Position it as something that people need – now that does the trick. Except to do that, it’s important that you suss out people’s subconscious needs. You have to read past their daily masks, and peer into their souls; that which trickles down their chin while they are unaware, that which splashes out when they are bursting at their seams. They might make their excuses and apologize for it, but really, it doesn’t change who they truly are.

Ariana Grande’s music has been under the spotlight as a result of the attacks on her concert in Manchester (I wholeheartedly condemn it; I fail to imagine a thoroughly logical sentiment to carry out such a violent plan). Her music was already reaching her target audience, even otherwise.

If you watch videos of her, you probably notice her girlish giggle and her doe-eyed appearance. Except if you stick around longer, you’ll also notice the bondage-inspired outfits hugging her petite body. Her image is that of your regular, probably church-going, high school sweetheart, except she’s singing about sex and getting ‘into trouble’ for wanting it (will I get stoned if I suggest that these seem like ‘classic wet dreams’?). Her expressions aren’t really, well, expressive, but that helps her cause: like a blank slate, you can project whatever you want onto her angelic features, emphasized, obviously, by makeup.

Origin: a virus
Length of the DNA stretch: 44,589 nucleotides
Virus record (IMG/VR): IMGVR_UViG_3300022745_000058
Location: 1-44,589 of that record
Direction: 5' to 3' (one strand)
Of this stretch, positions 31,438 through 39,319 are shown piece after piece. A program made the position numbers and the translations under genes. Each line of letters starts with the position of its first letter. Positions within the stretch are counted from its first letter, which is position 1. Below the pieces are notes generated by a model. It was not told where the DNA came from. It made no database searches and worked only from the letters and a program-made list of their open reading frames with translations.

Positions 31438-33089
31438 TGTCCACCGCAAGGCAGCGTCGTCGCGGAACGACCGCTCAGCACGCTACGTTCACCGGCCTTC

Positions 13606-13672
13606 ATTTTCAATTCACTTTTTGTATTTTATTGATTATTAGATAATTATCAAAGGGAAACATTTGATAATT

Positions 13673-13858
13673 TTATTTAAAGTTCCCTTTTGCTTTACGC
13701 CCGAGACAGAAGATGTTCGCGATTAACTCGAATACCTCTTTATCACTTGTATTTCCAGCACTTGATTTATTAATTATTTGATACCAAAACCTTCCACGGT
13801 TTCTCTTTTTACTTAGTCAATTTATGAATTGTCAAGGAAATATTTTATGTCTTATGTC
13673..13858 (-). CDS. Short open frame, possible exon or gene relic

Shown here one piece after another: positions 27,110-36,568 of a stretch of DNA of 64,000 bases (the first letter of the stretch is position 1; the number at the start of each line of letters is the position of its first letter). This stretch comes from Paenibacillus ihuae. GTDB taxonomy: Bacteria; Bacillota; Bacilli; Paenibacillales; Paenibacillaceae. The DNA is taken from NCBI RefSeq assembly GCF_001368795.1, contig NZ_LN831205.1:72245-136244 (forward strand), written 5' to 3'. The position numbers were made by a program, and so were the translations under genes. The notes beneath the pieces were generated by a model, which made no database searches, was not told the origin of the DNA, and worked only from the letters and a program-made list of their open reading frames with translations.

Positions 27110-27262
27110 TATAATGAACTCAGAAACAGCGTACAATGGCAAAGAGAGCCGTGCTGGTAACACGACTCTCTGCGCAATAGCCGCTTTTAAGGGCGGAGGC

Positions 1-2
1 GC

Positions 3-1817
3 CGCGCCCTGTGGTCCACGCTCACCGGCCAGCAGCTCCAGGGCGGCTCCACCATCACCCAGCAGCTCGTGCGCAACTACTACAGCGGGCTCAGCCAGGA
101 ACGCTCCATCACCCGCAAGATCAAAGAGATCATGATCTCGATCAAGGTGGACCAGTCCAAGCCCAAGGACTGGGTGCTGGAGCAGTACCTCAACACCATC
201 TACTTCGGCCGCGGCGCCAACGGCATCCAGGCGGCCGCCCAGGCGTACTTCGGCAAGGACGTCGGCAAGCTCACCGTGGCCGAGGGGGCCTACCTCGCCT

She seduces the young boy out of your macho façade, and God, I have to admit – it is intriguing, and I find myself smitten. Even as a hetero-oriented young woman, I find myself smiling at her silly antics and over-the-top, cherubic gestures. She makes you feel macho even when you aren’t particularly feeling so – for instance, the lyrics of Dangerous Woman are targeted at the listener, making them feel like their being themselves makes her weak in her knees, makes her want to break rules and claim taboos as her own. If that isn’t sexually flattering, I don’t know what is. She’s blaming you, but it’s a sweet blame to undertake.